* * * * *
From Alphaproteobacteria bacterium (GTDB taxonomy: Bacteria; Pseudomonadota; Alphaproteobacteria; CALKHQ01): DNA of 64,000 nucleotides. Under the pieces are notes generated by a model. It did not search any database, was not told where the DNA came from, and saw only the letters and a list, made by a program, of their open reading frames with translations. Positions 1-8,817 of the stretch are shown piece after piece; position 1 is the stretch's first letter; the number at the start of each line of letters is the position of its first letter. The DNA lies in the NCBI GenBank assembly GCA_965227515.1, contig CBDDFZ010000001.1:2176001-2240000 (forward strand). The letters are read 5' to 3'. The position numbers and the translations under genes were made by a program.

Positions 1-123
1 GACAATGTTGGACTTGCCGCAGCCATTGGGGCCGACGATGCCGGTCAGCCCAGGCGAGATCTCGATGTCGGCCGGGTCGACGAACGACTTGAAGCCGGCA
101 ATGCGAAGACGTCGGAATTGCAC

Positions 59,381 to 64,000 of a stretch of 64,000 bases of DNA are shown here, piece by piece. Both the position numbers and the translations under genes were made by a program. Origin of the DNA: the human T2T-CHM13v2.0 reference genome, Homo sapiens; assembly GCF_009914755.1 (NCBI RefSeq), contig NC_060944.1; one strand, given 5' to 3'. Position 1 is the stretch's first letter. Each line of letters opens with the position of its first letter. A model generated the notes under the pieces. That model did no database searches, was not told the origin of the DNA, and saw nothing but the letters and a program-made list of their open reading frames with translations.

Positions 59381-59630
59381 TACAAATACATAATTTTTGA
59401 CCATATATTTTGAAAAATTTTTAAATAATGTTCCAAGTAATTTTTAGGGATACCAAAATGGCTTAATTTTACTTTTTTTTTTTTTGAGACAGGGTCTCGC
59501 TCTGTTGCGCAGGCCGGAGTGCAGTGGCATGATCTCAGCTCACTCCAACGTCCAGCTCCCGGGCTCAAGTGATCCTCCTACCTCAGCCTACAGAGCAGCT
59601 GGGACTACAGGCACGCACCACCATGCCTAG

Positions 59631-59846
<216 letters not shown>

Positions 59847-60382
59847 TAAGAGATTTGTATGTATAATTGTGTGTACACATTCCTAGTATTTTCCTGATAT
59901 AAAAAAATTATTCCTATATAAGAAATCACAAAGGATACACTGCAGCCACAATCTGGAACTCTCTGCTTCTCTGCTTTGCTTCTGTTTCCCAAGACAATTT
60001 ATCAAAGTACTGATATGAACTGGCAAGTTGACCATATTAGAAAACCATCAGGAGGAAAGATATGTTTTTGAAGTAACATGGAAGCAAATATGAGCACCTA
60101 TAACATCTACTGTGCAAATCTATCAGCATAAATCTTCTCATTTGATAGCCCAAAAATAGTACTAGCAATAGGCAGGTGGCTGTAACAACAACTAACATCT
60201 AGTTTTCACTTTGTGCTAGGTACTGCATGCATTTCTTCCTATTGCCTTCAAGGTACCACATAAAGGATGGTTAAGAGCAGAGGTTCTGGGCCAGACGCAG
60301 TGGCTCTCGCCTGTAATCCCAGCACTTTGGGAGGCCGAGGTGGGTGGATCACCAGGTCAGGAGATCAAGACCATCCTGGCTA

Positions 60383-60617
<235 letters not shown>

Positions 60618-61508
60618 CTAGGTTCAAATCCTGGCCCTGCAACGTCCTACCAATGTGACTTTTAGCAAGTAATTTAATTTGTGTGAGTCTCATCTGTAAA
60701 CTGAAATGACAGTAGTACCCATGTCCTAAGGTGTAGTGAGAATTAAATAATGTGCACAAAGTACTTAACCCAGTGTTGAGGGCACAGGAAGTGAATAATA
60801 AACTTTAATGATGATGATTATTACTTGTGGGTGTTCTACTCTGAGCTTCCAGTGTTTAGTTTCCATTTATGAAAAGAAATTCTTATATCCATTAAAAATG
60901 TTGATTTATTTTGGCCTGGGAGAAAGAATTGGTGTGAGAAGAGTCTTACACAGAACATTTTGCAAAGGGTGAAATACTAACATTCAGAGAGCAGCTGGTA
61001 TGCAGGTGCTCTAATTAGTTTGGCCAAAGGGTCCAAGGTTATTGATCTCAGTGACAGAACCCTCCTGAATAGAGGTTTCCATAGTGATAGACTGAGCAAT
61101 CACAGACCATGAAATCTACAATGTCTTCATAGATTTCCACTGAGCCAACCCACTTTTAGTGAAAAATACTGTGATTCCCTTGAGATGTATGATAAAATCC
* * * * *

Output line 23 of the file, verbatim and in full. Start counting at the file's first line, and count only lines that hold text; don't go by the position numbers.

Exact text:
60618 CTAGGTTCAAATCCTGGCCCTGCAACGTCCTACCAATGTGACTTTTAGCAAGTAATTTAATTTGTGTGAGTCTCATCTGTAAA